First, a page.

Notes from #IHI09 Day 2: Paul Levy


Paul Levy on Transparency, Social Media, and Quality
Following up and continuing this morning's post about MemorialCare. You can also read my notes and comments from Day 1 here.

You probably know Paul as CEO, blogger, and twitter user. I've met Paul and seen him speak a few times, he's always interesting and thought provoking.

Since IHI was actively encouraging the use of Twitter and social media (via their #IHI09 “hashtag”), I didn't take notes on paper like I did during the Memorial Care talk — I “tweeted.” And so did others.

@ClinicalCafe wrote: #IHI09 @Paulflevy on trying to actively police social media practices of employees: “It's a waste of resources–It's crazy.”

Paul makes a great point that, even if you block Facebook and Twitter on hospital computers, employees have mobile devices. If people want to goof off, shouldn't managers ask questions about why employees aren't doing the right things – providing patient care or working on continuous improvement activities? Is a technological fix really getting to the root cause of the behavior that managers might be trying to stop?

Aren't there productive uses of social media?

@dryost wrote: @Paulflevy at #ihi09 session finds employees provide him real-time reporting of issues on Facebook that they wouldn't e-mail.

Imagine that, it's not just goofing off… a productive use of Facebook:

I wrote: @paulflevy says use of social media improves his productivity (efficient comm. &less research time – ppl send him info)

An attendee asked Paul about how much time his social media use took. Paul claimed it's a net time saver — not only are people sending him reports from inside the hospital, people also send him articles that he'll want to read or blog about. It's like having a research team working for him, he said, basically. I benefit from much of the same with my blog (please contact me if you have articles you think I should see!).

Paul also answered the “how much time do you spend on social media?” question very directly:

I wrote: @paulflevy “You would never ask me how much time I spend on the phone.” re: social media

A good followup question, interesting to think about, is what's the lost opportunity from the time on social media? What's the right balance of going to the “gemba” to see problems and work first hand versus the important role of communicating with stakeholders including staff, physicians, and the community? That's for each executive to decide, eh?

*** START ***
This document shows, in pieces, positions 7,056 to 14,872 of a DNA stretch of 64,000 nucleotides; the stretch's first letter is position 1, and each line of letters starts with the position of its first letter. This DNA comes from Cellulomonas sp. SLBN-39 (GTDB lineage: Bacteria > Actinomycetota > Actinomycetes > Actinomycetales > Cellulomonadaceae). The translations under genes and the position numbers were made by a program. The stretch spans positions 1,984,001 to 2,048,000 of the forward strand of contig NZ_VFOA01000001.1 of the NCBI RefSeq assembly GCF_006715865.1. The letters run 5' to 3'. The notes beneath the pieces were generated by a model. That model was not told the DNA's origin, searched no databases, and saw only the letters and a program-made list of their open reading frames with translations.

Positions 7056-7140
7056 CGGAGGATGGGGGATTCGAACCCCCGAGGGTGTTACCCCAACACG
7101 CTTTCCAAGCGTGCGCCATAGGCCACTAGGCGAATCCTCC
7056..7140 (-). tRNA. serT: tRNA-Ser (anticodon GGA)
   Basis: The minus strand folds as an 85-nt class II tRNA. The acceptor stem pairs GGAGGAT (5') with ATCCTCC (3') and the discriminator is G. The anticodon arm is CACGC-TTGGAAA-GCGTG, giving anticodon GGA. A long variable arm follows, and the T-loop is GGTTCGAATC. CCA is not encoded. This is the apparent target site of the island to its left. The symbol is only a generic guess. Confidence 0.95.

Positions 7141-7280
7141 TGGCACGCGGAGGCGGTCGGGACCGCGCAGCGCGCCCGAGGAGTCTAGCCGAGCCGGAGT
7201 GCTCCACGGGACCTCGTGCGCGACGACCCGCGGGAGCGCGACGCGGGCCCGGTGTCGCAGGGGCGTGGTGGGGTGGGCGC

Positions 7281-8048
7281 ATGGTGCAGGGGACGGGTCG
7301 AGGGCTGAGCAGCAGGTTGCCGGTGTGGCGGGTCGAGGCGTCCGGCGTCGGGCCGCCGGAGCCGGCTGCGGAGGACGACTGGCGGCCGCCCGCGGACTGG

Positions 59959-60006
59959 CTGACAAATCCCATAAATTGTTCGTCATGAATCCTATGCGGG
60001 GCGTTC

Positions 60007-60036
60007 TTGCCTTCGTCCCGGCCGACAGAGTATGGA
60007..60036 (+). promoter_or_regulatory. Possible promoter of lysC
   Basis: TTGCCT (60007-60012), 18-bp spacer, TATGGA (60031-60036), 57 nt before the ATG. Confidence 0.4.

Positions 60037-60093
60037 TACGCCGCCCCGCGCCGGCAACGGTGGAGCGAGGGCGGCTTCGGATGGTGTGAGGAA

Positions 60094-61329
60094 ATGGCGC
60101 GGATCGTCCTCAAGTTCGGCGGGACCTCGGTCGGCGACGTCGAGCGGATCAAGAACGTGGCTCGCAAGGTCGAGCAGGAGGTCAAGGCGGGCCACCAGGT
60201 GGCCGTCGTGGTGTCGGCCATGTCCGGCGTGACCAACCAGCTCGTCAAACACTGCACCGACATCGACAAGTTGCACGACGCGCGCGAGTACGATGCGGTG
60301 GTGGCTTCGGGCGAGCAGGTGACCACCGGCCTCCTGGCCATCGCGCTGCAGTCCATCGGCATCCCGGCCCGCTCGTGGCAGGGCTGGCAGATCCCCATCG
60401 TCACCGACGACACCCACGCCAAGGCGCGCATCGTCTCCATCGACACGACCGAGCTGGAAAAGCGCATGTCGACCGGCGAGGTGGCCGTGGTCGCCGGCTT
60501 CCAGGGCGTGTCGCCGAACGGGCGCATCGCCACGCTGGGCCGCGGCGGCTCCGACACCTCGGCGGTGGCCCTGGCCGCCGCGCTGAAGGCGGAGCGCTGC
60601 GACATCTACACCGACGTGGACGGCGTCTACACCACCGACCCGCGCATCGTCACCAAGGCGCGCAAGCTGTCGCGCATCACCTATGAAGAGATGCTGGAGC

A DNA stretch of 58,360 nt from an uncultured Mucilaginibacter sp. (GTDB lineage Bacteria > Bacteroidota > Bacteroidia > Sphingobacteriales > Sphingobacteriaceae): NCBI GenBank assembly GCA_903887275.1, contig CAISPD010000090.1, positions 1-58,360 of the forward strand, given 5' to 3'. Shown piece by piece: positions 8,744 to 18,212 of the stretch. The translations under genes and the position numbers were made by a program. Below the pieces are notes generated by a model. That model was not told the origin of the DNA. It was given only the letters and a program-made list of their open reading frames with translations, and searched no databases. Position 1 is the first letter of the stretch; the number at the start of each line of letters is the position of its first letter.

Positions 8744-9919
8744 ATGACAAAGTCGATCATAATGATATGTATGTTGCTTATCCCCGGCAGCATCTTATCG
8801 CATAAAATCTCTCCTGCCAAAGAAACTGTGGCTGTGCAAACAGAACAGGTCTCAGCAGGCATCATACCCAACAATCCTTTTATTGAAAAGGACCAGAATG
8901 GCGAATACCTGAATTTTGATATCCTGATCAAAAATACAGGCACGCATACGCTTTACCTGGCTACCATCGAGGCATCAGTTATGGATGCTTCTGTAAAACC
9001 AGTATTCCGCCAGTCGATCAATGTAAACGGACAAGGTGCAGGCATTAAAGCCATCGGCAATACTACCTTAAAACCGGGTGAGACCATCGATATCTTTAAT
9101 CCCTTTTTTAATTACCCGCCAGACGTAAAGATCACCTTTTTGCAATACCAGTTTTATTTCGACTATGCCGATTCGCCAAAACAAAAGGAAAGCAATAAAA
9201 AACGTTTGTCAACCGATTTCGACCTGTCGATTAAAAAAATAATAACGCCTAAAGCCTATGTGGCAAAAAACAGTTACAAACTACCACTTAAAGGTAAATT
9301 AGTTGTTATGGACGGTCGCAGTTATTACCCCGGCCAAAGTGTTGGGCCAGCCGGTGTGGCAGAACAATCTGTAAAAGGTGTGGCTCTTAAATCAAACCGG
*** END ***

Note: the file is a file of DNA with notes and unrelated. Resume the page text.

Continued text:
Paul has long been a champion of transparency in the reporting of quality and patient safety data. Paul said that he started posting info on his blog before BIDMC embraced doing this on their own website.

@ClinicalCafe wrote the following:

And a final thought, also via @ClinicalCafe:

#IHI09 @Paulflevy talk: CEO's job not 2 hold employees accountable but to create environment where employees hold themselves accountable.

Sounds like, again, the idea of finding a root cause — if employees aren't accountable, we can look beyond blaming them as individuals? What about the system and the environment? Dr. Deming would be proud.

What do you think? Possible to make any sense of “tweets.” I found it interesting to see what other attendees thought was important to write about via Twitter. You?

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  1. Dan Markovitz says

    Interesting summary, Mark. I love Paul Levy’s response that “You would never ask me how much time I spend on the phone.” re: social media. I think he’s absolutely right: it’s not the tools, it’s how the tools are used.

    Of course, appropriate use requires each person to assess (and maybe even measure) how they’re using their time. Are they creating value, or gathering & disseminating information that supports value streams? If so, then tweeting/blogging/texting/emailing is worthwhile. But people really need to take a hard look at what they’re doing and what their customers need.

  2. Mary Schlosser says

    For what it’s worth…I’m not too jazzed about attempting to decipher the tweets. Some are so cryptic that it takes extra time for me to attempt to fill in the blanks. There may be good content there but not completely sure…

  3. Mark Graban says

    Thanks for the comment, Mary. I hear what you’re saying. That’s certainly a downside of Twitter is that 140 characters isn’t much. There’s immediacy, but often not enough content or context.

    I won’t do many blog posts like that, it was a bit of an experiment.

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